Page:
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http://dx.doi.org/10.1039/c0cp02880kDOI Listing
May 2011

Composition, structure and substrate properties of reconstituted discoidal HDL with apolipoprotein A-I and cholesteryl ester.

Spectrochim Acta A Mol Biomol Spectrosc 2010 Mar 4;75(3):1100-7. Epub 2010 Jan 4.

National Research Centre for Preventive Medicine, Moscow, Russia.

To investigate the influence of lipid unsaturation and neutral lipid on the maturation of high density lipoproteins, the discoidal complexes of apoA-I, phosphatidylcholine and cholesteryl ester (CE) were prepared. Saturated dipalmitoylphosphatidylcholine (DPPC) and unsaturated palmitoyllinoleoylphosphatidylcholine (PLPC), palmitoyloleoylphosphatidylcholine (POPC), and fluorescent probe cholesteryl 1-pyrenedecanoate (CPD) that forms in a diffusion- and concentration-dependent manner short-lived dimer of unexcited and excited molecules (excimer) were used. The apoA-I/DPPC/CPD complexes were heterogeneous by size, composition and probe location. CPD molecules incorporated more efficiently into larger complexes and accumulated in a central part of the discs. The apoA-I/POPC(PLPC)/CPD were also heterogeneous, however, probe molecules distributed preferentially into smaller complexes and accumulated at disc periphery. The kinetics of CPD transfer by recombinant cholesteryl ester transfer protein (CETP) to human plasma LDL is well described by two-exponential decay, the fast component with a shorter transfer time being more populated in PLPC compared to DPPC complexes. The presence of CE molecules in discoidal HDL results in particle heterogeneity. ApoA-I influences the CETP activity modulating the properties of apolipoprotein-phospholipid interface. This may include CE molecules accumulation in the boundary lipid in unsaturated phosphatidylcholine and cluster formation in the bulk bilayer in saturated phosphatidylcholine.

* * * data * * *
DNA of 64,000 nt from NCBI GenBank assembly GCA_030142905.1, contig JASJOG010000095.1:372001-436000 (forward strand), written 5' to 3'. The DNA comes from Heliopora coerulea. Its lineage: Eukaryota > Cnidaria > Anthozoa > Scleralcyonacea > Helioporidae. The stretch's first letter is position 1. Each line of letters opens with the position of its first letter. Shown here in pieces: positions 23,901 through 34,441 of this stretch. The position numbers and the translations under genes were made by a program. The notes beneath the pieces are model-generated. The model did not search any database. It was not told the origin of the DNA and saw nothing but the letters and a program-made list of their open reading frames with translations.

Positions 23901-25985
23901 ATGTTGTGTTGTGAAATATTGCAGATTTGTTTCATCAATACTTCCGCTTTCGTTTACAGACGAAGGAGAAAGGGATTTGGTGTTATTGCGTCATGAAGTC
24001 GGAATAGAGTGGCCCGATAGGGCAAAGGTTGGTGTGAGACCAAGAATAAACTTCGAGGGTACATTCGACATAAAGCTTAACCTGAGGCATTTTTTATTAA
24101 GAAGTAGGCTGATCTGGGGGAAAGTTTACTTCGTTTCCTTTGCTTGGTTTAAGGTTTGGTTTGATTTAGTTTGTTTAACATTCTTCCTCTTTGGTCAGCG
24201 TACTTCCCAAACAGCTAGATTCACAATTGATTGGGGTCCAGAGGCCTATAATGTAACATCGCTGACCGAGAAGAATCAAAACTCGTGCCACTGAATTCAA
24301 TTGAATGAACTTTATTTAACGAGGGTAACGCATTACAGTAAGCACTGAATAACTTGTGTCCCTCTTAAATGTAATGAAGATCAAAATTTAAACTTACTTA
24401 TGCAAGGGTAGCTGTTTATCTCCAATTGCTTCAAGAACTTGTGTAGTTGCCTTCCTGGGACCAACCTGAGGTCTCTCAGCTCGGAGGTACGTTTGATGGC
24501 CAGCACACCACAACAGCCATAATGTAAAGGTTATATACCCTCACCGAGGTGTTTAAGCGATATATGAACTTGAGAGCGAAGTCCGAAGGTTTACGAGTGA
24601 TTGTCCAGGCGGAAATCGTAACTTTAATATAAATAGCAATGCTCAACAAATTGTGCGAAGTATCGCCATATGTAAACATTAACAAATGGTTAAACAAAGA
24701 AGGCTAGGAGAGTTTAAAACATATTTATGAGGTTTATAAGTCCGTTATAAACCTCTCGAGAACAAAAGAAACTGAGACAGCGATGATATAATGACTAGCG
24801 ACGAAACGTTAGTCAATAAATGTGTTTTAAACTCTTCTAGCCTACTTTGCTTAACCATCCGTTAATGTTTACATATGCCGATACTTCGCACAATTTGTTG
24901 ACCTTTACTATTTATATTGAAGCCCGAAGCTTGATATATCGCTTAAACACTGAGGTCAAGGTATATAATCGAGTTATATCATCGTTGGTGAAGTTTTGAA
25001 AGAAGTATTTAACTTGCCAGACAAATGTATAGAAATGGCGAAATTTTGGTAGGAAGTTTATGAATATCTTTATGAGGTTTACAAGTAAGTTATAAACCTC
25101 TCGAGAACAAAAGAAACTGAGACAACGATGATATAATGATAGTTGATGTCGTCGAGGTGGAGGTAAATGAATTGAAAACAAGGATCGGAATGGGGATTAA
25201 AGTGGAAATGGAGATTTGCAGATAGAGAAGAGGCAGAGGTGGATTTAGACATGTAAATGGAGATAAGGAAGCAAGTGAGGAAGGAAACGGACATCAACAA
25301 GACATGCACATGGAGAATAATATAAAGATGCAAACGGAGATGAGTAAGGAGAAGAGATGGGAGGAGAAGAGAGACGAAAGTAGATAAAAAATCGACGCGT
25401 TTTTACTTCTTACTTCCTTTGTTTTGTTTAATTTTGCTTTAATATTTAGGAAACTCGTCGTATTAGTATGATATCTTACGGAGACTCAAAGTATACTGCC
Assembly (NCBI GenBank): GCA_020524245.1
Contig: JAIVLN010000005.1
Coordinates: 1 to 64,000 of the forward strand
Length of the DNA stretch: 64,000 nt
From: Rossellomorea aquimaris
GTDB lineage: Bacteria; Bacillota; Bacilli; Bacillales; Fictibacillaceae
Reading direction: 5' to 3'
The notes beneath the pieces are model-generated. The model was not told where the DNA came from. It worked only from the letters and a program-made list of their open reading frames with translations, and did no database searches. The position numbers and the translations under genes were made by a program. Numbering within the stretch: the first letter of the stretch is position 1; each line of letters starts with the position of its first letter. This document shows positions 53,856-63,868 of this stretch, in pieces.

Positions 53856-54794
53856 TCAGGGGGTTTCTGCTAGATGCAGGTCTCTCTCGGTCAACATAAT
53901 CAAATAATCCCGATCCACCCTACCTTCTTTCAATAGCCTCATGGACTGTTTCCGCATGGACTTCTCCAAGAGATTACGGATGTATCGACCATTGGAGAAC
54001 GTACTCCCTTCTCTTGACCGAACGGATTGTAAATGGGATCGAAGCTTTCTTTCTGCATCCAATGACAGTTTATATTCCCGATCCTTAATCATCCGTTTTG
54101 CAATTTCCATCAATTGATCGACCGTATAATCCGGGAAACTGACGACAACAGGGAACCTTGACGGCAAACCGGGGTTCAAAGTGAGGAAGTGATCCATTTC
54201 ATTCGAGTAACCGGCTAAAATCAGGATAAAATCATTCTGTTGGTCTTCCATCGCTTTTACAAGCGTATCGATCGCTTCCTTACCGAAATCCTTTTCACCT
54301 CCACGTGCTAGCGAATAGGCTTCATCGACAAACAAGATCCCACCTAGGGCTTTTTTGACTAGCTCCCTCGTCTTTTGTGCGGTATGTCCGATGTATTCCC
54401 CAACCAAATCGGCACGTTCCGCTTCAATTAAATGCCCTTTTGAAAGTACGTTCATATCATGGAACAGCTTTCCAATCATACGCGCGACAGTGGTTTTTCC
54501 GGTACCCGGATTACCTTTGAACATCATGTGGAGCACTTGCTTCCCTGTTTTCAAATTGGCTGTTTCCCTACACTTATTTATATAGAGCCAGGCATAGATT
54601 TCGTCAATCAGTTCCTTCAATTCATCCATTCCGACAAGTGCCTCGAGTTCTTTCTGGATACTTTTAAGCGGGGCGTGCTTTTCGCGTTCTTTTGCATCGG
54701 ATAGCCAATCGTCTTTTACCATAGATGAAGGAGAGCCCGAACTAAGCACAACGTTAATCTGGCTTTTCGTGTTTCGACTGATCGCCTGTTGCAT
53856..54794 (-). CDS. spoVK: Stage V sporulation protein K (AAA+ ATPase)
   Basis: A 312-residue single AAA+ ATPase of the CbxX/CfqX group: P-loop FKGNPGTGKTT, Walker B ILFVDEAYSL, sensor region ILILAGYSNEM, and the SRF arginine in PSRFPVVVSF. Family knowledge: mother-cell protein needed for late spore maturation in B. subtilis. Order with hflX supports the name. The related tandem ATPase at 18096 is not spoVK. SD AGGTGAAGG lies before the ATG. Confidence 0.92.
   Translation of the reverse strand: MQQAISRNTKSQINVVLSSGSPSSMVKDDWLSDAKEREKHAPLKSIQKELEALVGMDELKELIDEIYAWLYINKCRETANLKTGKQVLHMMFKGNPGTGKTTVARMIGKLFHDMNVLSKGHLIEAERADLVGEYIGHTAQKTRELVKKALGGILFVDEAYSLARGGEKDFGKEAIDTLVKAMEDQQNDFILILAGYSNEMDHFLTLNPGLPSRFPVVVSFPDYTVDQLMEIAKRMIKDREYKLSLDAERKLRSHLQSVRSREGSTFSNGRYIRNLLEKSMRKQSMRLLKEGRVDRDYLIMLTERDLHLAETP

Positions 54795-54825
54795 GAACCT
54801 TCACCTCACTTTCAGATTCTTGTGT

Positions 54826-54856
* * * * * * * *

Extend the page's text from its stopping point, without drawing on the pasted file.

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http://dx.doi.org/10.1016/j.saa.2009.12.064DOI Listing
March 2010